In order to challenge the power relationship, it is necessary to avoid resistance, because power is not different from resistance and is a concept that gains meaning with it. In other words, where there is power, there is already resistance. From this point of view, it is both essential and legitimate for women to create mechanisms of resistance against oppression and to engage in struggle.
In 2011, with the Syrian war, the Rojava revolution, a women’s revolution emerged from the peoples who built a new and common life with their own strength, became a model for the whole Middle East. The regional powers, which from time to time backed ISIS and from time to time patronised jihadist elements such as ISIS, tried to destroy Kurds and women in Kobanê in order to strangle the revolution with jihadist groups in order to eliminate the gains of women who tore the dark history of the Middle East. In Rojava, women put up a relentless resistance against ISIS gangs and this resistance went beyond Kobanê and inspired the whole world. Women were forced to wear black sheets, locked in houses and enslaved. When they were liberated by Rojava women in Raqqa, the whole world witnessed the moment when those women took off their black sheets and set them on fire. In Rojava, it was the women who waged the greatest struggle against ISIS and similar anti-human organisations. Building self-defence mechanisms from Kobanê to Raqqa, women also developed the women’s revolution as one of the important architects of the construction of a democratic and free society.
This struggle, which came to life in Rojava with its inspiration, dynamism and practice, gradually spread beyond Rojava. One of the most concrete outputs of this is the struggle of the Yazidi people and Yazidi women, who live in Shengal, who are in constant contact with neighbouring villages and neighbouring villages, and who live in such peace with the world, but are subjected to the greatest massacres. Women were the target of the massacre carried out by the barbaric ISIS on 3 August 2014. In the first three days of the massacre, more than 7 thousand people were massacred, more than 10 thousand women and children were abducted and more than 300 thousand people were displaced. The braided hair that women left behind when they threw themselves off the rocks to avoid surrendering is still alive and clear in our memory even today. We know the symbolisation of hair from the braids of Yazidi women. The fate of many women who were kidnapped, detained, harassed, raped and sold in slave markets in front of the eyes of the whole world is still uncertain. Although this brutality is often ignored, just as a people that has passed through 72 edicts against it has created itself from the ashes each time, they strengthened their organisation under the leadership of women in Shengal and defended their cities and themselves.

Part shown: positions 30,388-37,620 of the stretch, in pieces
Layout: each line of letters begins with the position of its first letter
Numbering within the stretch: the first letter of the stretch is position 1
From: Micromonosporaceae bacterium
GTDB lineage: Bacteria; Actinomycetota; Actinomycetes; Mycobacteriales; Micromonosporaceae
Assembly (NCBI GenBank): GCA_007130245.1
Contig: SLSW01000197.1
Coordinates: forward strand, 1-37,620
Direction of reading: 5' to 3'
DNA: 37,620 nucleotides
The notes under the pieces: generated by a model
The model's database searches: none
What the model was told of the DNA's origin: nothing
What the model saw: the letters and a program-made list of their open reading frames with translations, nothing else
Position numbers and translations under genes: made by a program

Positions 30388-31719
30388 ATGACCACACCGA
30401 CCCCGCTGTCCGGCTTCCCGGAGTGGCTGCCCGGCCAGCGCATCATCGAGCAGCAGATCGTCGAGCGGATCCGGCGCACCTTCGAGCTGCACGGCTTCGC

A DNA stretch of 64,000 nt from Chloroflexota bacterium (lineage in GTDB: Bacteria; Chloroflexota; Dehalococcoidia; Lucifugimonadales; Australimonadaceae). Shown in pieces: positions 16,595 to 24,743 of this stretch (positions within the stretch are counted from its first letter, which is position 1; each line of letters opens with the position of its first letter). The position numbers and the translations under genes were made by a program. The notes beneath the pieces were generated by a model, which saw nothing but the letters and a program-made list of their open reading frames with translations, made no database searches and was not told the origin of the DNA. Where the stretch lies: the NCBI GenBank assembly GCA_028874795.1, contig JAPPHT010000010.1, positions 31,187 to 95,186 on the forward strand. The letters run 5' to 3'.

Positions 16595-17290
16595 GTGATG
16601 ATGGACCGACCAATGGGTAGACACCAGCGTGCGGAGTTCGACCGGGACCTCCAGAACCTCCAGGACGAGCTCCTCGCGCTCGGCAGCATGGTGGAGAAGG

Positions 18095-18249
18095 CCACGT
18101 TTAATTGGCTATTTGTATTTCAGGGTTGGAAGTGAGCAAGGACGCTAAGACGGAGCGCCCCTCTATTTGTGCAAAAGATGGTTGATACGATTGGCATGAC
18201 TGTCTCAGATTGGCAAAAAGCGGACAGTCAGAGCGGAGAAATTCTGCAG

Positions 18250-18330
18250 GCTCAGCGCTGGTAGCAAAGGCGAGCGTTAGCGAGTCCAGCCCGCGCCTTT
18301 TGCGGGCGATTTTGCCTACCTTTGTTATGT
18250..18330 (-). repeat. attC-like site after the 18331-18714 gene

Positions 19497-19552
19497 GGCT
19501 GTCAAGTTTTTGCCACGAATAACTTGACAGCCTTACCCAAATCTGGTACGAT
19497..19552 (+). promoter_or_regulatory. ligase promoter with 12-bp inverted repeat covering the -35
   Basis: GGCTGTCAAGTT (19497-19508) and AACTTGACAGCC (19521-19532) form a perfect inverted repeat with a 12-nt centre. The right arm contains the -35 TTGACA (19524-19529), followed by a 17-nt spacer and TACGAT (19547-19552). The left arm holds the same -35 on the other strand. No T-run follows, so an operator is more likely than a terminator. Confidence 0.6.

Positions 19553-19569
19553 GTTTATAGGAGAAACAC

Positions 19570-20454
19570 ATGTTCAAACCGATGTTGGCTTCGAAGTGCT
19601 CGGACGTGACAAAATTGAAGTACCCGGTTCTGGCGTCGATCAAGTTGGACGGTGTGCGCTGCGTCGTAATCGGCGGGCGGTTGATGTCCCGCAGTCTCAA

In 2019, women in the South American country of Chile rose up en masse against the existing male state violence. The revolt of the Chilean feminist movement spread all over the world with the dance “Las Tesis”. In Afghanistan between 1996 and 2001, under the Sharia law declared by the Taliban government, women and girls were prevented from receiving education, participating in politics, social and public life and speaking out; women who did not comply with these rules had their fingers cut off, were forced to wear a burqa or were executed. With the removal of the Taliban from power, women and girls regained their right to education thanks to the struggle of women. However, after all these years, the Taliban reconquered Afghanistan and declared sharia and the sharia system, with all its aspects that ignore women, is being implemented today and is being tried to be imposed on women. However, despite all the difficulties, women have not left the streets and continue to struggle for their rights. The resistance of women also gives hope to the people of Afghanistan.